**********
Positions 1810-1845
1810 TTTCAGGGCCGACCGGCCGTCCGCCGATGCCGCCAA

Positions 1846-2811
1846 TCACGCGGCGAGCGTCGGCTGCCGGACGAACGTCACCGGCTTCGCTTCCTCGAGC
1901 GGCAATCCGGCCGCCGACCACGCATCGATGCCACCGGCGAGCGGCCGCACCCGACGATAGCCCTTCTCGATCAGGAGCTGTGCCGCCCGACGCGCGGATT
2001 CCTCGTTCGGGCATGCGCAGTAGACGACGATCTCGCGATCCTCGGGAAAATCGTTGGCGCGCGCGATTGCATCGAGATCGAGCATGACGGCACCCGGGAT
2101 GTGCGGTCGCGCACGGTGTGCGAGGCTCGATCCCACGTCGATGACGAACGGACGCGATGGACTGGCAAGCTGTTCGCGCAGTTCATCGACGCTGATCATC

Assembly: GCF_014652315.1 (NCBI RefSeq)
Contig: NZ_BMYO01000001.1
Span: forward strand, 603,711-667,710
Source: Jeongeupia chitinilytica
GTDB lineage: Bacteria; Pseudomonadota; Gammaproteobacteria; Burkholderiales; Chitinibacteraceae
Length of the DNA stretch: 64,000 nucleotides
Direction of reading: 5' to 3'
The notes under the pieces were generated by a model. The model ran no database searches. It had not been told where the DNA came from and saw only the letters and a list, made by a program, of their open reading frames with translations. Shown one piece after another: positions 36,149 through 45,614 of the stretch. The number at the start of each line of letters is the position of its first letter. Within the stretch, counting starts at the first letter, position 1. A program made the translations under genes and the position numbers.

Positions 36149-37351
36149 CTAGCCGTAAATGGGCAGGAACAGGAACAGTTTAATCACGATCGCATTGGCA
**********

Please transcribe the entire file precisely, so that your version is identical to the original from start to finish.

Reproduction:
Positions 1810-1845
1810 TTTCAGGGCCGACCGGCCGTCCGCCGATGCCGCCAA

Positions 1846-2811
1846 TCACGCGGCGAGCGTCGGCTGCCGGACGAACGTCACCGGCTTCGCTTCCTCGAGC
1901 GGCAATCCGGCCGCCGACCACGCATCGATGCCACCGGCGAGCGGCCGCACCCGACGATAGCCCTTCTCGATCAGGAGCTGTGCCGCCCGACGCGCGGATT
2001 CCTCGTTCGGGCATGCGCAGTAGACGACGATCTCGCGATCCTCGGGAAAATCGTTGGCGCGCGCGATTGCATCGAGATCGAGCATGACGGCACCCGGGAT
2101 GTGCGGTCGCGCACGGTGTGCGAGGCTCGATCCCACGTCGATGACGAACGGACGCGATGGACTGGCAAGCTGTTCGCGCAGTTCATCGACGCTGATCATC

Assembly: GCF_014652315.1 (NCBI RefSeq)
Contig: NZ_BMYO01000001.1
Span: forward strand, 603,711-667,710
Source: Jeongeupia chitinilytica
GTDB lineage: Bacteria; Pseudomonadota; Gammaproteobacteria; Burkholderiales; Chitinibacteraceae
Length of the DNA stretch: 64,000 nucleotides
Direction of reading: 5' to 3'
The notes under the pieces were generated by a model. The model ran no database searches. It had not been told where the DNA came from and saw only the letters and a list, made by a program, of their open reading frames with translations. Shown one piece after another: positions 36,149 through 45,614 of the stretch. The number at the start of each line of letters is the position of its first letter. Within the stretch, counting starts at the first letter, position 1. A program made the translations under genes and the position numbers.

Positions 36149-37351
36149 CTAGCCGTAAATGGGCAGGAACAGGAACAGTTTAATCACGATCGCATTGGCA